Study reveals extent of addictions in Alberta
Addictions directly affect up to one in five Albertan adults. They involve alcohol, gambling, legal and illicit drugs and a variety of other substances and types of behaviour.
Without question, this means that you or someone you know is almost certainly affected by addiction.
"Addictions don't always come to mind when people think about health and health care. It is an important but often overlooked health issue," explains professor Cameron Wild with the School of Public Health at the University of Alberta.
What many people don't realize is one of the most common addictions of all involves alcohol.
According to research commissioned by the Alberta government and conducted by Wild and colleagues in the School of Public Health in 2012, nearly one in 10 men and one in 20 women in the general Alberta population struggles with alcohol misuse.
In their research report, Gap Analysis of Public Mental Health and Addiction Programs (GAP-MAP), Wild and colleagues surveyed 6,000 Albertans and collated information from Alberta Health Services and the provincial government on programs, services and costs related to addiction and mental health.
GAP-MAP provides data on the prevalence of mental health and addiction issues in Alberta. The report also identifies gaps in treatment and services and provides recommendations for future system planning and development.
"Prevention and treatment services need to be organized in relation to population needs for care," says Wild. "For the first time, Alberta has a clearer picture of how common addiction and mental health problems are in the general population, and just how services and resources are organized in this area."
The report has received broad interest from program managers and policy-makers. Wild has been invited to contribute to the recent Alberta Mental Health Review using evidence from the project.
Wild notes that most adults who use alcohol drink responsibly and do not experience problems with addiction. But those who do often will not receive the help they need. For example, research clearly shows that people who misuse alcohol can benefit from basic information, screening and brief interventions.
"Alcohol is a powerful drug, a lucrative source of revenue and a symbol of admired and deviant behaviour—all at the same time," explains Wild. "We need to keep these three components in mind when thinking about alcohol."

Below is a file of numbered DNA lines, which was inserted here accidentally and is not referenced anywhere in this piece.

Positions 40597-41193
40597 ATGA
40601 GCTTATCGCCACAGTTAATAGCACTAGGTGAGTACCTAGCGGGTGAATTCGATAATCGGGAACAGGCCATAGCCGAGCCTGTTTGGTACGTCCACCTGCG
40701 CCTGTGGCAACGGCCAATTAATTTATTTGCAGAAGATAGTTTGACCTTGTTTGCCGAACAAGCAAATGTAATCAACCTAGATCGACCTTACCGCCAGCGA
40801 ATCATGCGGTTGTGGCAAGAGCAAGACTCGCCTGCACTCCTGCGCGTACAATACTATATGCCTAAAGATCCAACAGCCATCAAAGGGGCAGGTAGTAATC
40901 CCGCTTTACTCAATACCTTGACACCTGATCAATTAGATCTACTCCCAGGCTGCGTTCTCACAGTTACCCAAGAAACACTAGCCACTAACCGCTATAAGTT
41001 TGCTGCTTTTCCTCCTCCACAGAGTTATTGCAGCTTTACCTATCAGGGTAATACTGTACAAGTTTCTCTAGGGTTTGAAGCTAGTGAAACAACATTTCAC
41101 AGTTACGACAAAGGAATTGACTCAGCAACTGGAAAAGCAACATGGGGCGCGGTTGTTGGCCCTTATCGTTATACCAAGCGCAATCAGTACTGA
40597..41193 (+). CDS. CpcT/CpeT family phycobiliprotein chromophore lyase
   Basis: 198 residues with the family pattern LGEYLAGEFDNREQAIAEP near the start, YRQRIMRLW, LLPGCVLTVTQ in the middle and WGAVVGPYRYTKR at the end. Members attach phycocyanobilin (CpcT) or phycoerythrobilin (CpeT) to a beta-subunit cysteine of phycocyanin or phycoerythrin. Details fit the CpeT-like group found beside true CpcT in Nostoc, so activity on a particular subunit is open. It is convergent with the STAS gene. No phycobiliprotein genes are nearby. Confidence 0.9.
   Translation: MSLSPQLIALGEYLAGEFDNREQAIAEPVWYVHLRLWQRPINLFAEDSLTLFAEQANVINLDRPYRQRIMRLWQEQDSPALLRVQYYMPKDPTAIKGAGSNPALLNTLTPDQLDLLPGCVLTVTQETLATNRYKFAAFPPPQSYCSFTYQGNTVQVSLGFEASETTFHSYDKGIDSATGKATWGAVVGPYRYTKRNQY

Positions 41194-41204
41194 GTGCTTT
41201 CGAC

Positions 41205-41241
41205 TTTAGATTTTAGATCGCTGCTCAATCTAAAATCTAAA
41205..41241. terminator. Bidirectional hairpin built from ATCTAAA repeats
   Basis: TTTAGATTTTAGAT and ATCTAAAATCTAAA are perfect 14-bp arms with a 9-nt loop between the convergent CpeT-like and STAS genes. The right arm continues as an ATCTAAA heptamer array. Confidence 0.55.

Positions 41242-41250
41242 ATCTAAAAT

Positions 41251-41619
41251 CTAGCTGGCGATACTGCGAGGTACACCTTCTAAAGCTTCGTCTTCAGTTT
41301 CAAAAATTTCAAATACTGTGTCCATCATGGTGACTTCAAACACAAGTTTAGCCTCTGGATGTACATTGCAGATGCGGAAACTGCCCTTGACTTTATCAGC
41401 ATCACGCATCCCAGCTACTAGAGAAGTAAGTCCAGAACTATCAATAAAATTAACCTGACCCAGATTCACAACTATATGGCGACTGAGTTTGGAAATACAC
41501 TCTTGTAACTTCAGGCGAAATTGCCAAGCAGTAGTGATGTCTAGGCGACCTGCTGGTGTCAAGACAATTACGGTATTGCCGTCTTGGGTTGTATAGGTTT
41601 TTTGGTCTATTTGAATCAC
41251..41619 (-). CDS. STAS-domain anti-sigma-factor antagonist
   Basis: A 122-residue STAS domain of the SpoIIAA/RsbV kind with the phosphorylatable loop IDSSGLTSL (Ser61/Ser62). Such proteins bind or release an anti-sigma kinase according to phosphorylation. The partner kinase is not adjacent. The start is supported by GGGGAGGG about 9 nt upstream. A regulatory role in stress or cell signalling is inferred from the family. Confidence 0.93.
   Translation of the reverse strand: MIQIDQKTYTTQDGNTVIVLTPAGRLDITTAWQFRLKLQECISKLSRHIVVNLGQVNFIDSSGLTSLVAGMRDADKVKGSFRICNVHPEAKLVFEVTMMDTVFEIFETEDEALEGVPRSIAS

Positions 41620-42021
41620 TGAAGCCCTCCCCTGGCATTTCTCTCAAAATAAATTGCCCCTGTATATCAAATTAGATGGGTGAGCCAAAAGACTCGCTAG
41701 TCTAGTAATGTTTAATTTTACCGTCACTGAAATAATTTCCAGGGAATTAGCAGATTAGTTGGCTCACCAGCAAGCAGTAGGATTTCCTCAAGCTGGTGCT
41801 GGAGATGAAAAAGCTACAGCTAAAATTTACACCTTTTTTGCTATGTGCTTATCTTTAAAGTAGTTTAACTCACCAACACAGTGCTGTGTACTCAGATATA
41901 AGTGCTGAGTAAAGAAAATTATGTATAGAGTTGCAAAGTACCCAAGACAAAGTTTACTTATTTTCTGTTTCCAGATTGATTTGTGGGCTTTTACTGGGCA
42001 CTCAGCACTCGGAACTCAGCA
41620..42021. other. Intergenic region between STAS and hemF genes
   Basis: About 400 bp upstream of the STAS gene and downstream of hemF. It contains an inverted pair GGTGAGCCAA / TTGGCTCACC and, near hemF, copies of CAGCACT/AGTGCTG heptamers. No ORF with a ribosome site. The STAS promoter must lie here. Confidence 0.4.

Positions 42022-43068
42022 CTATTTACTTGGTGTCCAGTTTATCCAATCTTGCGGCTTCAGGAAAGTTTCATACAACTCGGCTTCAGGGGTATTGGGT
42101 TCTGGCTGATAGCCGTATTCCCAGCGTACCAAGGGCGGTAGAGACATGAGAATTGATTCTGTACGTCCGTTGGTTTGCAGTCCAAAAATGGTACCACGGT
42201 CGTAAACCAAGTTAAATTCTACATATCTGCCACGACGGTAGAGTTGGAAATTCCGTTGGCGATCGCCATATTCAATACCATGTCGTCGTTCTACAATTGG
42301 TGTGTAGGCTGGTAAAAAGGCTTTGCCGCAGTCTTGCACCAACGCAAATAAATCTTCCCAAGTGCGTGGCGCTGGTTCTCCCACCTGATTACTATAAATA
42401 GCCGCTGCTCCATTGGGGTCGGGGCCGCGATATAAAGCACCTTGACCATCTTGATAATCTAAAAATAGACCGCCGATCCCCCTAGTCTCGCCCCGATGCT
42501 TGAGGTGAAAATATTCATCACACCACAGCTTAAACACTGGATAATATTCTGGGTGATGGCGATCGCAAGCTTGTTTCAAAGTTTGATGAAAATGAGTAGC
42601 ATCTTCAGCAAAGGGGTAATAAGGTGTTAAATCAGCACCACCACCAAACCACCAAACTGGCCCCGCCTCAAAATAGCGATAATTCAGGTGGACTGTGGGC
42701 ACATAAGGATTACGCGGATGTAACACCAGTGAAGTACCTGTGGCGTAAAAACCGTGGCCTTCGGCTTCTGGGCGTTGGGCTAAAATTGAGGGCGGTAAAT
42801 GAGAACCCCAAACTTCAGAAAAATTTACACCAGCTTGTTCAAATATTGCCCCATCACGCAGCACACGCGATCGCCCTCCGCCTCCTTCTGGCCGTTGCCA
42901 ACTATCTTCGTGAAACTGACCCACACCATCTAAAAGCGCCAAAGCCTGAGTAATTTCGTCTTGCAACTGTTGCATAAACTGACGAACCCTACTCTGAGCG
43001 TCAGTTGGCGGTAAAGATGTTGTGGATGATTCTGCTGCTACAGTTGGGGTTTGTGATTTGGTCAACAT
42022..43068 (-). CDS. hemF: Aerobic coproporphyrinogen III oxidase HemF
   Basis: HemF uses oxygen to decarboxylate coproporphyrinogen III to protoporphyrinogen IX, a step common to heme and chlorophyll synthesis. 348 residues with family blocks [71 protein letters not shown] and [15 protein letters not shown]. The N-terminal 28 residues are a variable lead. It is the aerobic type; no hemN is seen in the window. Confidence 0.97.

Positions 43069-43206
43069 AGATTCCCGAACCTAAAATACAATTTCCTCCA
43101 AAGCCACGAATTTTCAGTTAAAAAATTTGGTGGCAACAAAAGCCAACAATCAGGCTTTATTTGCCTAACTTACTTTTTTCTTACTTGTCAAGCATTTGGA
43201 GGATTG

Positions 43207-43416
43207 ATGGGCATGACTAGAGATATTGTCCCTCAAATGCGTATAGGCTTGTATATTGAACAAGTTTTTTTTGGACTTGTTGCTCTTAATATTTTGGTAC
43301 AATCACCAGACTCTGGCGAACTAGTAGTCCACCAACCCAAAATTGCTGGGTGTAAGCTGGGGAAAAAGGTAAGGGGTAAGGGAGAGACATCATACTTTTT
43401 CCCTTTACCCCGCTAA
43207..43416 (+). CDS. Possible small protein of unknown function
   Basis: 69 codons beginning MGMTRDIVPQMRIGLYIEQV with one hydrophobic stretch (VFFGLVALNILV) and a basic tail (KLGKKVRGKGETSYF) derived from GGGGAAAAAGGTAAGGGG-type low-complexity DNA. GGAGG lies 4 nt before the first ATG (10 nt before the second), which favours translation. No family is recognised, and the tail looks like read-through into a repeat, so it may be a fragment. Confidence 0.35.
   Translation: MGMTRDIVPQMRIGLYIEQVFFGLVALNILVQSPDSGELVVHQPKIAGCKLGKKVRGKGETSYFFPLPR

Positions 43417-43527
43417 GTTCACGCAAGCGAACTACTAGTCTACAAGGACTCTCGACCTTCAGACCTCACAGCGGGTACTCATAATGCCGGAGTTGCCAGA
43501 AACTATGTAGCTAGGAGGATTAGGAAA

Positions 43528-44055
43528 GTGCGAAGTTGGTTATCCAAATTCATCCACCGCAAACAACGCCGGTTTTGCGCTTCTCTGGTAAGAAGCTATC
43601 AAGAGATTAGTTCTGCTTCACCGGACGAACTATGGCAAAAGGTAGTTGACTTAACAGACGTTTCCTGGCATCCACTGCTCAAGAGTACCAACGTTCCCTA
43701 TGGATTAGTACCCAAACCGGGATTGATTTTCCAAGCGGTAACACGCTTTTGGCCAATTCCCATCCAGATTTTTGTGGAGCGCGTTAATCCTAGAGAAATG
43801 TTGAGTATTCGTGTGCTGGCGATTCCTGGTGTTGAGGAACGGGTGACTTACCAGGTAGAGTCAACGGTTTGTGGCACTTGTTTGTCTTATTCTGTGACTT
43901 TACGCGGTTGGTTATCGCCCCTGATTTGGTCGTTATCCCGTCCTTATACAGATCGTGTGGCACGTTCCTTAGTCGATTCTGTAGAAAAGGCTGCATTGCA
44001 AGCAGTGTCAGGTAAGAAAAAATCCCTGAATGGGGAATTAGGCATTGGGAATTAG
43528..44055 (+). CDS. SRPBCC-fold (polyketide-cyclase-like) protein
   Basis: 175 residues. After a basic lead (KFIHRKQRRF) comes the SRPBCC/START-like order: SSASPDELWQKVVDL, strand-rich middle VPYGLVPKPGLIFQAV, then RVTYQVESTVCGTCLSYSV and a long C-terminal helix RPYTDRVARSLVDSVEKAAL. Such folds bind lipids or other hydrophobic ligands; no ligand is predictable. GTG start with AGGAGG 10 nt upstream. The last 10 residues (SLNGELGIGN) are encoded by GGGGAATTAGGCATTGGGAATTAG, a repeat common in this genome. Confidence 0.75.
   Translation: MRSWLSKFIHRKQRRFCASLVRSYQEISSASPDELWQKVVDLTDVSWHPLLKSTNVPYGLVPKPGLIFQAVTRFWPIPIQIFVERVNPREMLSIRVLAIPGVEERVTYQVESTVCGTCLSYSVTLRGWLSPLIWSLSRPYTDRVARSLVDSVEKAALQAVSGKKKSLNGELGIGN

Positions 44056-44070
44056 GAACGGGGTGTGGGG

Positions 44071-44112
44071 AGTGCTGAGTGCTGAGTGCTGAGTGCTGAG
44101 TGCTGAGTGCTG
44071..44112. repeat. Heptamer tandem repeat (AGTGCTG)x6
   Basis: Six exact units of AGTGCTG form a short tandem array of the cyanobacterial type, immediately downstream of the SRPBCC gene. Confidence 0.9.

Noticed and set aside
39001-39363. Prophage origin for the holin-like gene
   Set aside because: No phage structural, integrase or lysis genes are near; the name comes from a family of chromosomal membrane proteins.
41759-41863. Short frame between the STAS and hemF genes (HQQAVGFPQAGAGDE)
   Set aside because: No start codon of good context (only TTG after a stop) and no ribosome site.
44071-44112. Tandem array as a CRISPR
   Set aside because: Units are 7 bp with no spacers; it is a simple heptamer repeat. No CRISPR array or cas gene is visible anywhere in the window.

Economically, societies profit from alcohol use, but this comes at a cost in terms of population health. At the same time, many continue to hold stereotypes that stigmatize people experiencing alcohol problems and make them reluctant to seek care.
Creative approaches are needed to bring services to meet people where they are—whenever they're ready to consider changing their drinking behaviour.
Wild's work in substance misuse and addiction ranges from alcohol use on campus to connecting at-risk individuals with evidence-based treatment across Alberta. Online tools such as Check Yourself help university students assess the impact of their alcohol consumption on everything from their wallet and their weight to their mental health.
Wild has also been involved in developing and implementing projects such as the Inner City Health and Wellness Program at the Royal Alexandra Hospital, which aims to connect socially marginalized patients with addiction and mental health services, as well as primary care and social services.
On a national scale, Wild leads the prairie node of the recently announced Canadian Research Initiative in Substance Misuse (CRISM). This innovative national project is the first of its kind in Canada, created in response to growing concerns about the impact of substance misuse—ranging from alcohol use to prescription and non-prescription drugs.